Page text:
Fulfilling My Destiny
By Miss Teen USA Shelley Hennig
My anti-drinking-and-driving message is dedicated to my brother Brad, who inspires me to face life’s realities every day.
Not everyone has a perfect life. Sometimes it’s hard to believe that even the person you think might “have it all” actually doesn’t. I'm the perfect example of this. Three years ago, I lost my brother in a drinking-and-driving crash. Brad was 18 years old. People are supposed to die of old age, not from a liquid drug out of a bottle. Like any other death, this was unimaginable and extremely hard to deal with. I'll never get over the loss, but I have learned ways to cope with it.
I have been speaking out against drinking and driving for the past two years, working first with Counseling on Alcohol and Drug Abuse (CADA), and now as a spokesperson for Mothers Against Drunk Driving (MADD) and the “Buzz Free Prom” project. I cannot erase what happened to my brother, but I have decided that it is my duty, as well as a privilege, to remind teenagers across the country that drinking and driving is a choice. It’s not something you have to do, which means it can be avoided.
This spring, all of the 51 Miss Teen USA 2005 delegates will have joined me as I took part in the third annual “Buzz Free Prom” program. The “Buzz Free Prom” project, which was co-sponsored by MADD, sent me across the nation on a media tour encouraging young adults to sign a pledge to have a “buzz-free” prom season.
My goal is to spread the message to as many young adults as I can that, before they pick up that bottle, they should know that drinking and driving ruins lives.
Many people ask me how I can speak to so many high school students and discuss the details of my brother’s death. They wonder how I find the strength to stand in front of hundreds of people, look into their faces, and talk about Brad. To be honest, I’m not totally sure how I get up to the stage each time I make an appearance, but I know that I feel a lot stronger once behind the podium. At times, I feel Brad standing there beside me, pushing me forward. I think he’s blessed me with his inner-strength, which allows me to be strong and passionate while sharing our story.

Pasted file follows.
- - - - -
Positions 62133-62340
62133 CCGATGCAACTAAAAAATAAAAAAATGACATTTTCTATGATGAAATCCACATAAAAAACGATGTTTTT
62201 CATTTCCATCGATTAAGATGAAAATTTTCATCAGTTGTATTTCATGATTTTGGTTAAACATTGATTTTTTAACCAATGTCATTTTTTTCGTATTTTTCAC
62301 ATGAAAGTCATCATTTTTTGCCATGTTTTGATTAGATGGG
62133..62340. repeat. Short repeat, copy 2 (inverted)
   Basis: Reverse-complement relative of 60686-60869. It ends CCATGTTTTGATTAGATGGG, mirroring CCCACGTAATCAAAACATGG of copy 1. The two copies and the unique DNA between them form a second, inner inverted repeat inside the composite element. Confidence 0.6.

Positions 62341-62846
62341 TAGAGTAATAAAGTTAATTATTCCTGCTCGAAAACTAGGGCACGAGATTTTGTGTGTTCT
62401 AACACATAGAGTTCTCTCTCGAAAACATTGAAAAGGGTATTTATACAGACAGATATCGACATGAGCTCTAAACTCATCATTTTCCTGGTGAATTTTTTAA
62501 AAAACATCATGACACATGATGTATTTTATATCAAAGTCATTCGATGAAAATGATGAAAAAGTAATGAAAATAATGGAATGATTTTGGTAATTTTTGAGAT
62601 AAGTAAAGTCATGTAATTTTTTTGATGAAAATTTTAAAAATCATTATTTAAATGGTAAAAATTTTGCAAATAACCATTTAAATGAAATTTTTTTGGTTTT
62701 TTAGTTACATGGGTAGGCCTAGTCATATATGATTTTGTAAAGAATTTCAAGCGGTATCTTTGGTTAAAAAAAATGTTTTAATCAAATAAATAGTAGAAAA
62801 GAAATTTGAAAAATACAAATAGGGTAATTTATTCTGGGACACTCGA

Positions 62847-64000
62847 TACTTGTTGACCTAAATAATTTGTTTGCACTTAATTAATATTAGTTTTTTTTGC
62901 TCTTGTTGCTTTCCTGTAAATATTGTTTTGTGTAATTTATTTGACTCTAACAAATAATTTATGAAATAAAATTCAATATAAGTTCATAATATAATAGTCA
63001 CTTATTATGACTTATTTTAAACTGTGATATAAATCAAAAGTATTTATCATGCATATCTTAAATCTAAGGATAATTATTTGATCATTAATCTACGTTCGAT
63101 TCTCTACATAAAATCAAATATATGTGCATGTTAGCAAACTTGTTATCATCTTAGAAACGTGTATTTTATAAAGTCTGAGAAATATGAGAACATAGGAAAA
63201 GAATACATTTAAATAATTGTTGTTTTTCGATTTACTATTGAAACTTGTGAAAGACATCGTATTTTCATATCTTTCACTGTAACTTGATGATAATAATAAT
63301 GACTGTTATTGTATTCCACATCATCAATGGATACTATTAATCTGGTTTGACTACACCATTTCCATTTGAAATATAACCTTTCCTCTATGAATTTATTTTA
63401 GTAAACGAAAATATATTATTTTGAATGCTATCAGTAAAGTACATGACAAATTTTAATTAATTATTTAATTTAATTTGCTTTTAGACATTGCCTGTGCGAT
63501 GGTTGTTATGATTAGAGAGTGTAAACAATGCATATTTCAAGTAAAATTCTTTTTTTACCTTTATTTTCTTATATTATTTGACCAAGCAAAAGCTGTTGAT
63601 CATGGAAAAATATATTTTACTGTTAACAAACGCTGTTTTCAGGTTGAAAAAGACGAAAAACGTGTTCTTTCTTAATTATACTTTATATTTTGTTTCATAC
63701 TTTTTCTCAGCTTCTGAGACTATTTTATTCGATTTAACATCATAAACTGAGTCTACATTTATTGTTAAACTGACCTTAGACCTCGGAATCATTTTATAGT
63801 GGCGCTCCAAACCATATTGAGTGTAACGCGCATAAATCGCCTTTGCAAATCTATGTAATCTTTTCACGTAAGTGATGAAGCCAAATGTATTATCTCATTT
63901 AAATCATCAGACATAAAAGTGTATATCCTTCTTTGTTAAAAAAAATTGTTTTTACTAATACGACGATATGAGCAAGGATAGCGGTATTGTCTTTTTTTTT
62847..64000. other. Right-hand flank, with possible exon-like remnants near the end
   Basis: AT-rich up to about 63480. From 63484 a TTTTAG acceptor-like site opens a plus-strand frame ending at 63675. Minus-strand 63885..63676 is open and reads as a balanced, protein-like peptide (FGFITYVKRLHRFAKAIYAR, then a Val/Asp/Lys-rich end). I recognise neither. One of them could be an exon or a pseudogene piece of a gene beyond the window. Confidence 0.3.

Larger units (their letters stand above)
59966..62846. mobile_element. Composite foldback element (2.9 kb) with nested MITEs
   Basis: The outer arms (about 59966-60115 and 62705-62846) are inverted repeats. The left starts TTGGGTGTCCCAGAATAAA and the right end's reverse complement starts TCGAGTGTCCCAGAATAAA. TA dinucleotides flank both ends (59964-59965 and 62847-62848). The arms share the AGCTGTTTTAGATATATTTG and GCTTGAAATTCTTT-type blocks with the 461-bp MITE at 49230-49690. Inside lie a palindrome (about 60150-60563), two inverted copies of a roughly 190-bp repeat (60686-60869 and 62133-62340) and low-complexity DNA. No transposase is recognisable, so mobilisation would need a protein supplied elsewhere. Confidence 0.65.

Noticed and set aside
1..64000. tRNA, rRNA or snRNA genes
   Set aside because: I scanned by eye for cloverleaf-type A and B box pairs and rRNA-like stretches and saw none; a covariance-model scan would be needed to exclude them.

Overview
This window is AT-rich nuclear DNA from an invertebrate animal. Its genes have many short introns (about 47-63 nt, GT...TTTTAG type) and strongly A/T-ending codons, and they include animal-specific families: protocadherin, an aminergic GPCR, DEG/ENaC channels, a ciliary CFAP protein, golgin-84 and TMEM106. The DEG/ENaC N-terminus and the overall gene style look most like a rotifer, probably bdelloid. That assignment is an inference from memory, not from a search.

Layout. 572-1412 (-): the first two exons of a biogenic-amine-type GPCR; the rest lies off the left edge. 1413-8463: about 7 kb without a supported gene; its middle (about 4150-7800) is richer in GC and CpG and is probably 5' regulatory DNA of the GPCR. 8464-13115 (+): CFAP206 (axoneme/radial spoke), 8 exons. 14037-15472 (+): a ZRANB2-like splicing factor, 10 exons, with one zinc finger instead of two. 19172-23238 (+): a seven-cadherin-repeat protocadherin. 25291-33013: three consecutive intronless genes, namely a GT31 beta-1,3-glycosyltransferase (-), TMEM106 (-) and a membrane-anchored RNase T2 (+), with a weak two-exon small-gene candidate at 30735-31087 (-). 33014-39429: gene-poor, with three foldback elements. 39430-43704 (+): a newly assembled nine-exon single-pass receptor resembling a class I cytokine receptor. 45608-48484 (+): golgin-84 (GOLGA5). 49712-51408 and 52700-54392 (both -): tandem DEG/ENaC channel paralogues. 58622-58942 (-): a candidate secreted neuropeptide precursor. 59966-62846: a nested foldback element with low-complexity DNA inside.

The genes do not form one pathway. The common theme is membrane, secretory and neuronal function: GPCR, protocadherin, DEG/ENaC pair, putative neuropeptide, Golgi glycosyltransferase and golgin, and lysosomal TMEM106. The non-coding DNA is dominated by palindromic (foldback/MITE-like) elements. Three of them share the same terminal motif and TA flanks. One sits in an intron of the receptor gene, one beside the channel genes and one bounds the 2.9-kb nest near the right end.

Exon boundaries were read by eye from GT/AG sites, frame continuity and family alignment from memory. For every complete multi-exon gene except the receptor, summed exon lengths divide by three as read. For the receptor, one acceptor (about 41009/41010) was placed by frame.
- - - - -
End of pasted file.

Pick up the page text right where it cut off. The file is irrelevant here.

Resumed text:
I would give anything to have my brother back with me and my family again. To be a part of that “perfect” life again — just the five of us as we once were. Although I know there is nothing in the world that can bring him back to us, I feel him with me every day… and I know what he wants me to do. My goal is to spread the message to as many young adults as I can that, before they pick up that bottle, they should know that drinking and driving ruins lives. Should they find themselves unable to resist the temptation of having a drink, then I want to remind them to be responsible and make a call to someone for help. That effort alone could save their lives and so many others. It’s worth it!
So from me and my brother Brad to everyone out there, it’s all about making a choice. My choice is to stay alive.
Shelley Hennig of Destrehan, Louisiana, is a 17-year-old high school senior who was named an Academic Excellence Student at Destrehan High School and is an honor student and senior class representative. She has dreams of succeeding in fashion or commercial print modeling, but first Shelley’s goal is to finish high school and attend New York University. Shelley is also an accomplished poetry writer with two poems published in Young Authors Book of Poetry. After her brother Brad died in a drunk- driving accident three years ago, Shelley became an advocate against under-age drinking and began working with the Council on Alcohol and Drug Abuse, a Louisiana non-profit organization, where she shares her family’s story of tragedy and speaks out to her peers about the use of alcohol and drugs.
CAMPAIGN APPEARANCES: Here, I am doing the video shoot in a
cemetery (below) and the studio voiceover for the "Buzz Free
Prom" public service spot (above).
Me and Brad, coloring Easter eggs at home (above). This is me and my two brothers, (from left) Glenn and Brad, on a boating outing (right).